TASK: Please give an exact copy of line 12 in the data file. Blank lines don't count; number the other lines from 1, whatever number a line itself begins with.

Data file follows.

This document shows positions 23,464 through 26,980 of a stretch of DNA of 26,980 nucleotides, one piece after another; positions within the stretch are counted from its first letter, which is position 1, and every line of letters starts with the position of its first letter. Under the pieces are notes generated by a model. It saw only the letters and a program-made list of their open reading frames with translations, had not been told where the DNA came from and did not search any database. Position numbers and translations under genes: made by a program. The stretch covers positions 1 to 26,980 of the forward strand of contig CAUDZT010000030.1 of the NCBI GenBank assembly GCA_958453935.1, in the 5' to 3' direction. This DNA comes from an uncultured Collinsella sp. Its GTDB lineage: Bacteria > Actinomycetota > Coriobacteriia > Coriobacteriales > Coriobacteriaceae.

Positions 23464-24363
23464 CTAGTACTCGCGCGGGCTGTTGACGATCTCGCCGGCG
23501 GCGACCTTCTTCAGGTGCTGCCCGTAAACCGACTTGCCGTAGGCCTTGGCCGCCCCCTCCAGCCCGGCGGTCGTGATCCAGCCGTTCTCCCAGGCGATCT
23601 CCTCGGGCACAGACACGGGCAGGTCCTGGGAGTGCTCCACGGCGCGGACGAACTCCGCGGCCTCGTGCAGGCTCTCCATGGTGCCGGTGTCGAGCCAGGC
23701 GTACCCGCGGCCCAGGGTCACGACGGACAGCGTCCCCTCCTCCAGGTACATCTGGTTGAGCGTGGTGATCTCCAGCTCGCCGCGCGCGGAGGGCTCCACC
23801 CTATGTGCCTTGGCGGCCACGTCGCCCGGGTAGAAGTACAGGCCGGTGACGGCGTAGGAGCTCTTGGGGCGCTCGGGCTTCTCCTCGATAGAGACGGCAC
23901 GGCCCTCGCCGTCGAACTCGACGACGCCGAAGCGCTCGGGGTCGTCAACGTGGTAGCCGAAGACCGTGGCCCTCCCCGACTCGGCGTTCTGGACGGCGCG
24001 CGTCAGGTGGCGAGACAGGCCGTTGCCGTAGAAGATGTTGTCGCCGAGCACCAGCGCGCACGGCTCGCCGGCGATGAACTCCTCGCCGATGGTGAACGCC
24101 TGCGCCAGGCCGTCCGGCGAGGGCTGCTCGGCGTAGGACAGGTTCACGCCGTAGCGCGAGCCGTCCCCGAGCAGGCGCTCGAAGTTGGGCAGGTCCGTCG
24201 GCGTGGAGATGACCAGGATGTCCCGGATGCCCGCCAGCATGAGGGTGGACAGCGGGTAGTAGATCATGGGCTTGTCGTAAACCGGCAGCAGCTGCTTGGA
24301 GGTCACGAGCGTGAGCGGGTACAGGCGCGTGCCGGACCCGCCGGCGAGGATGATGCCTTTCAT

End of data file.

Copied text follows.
24301 GGTCACGAGCGTGAGCGGGTACAGGCGCGTGCCGGACCCGCCGGCGAGGATGATGCCTTTCAT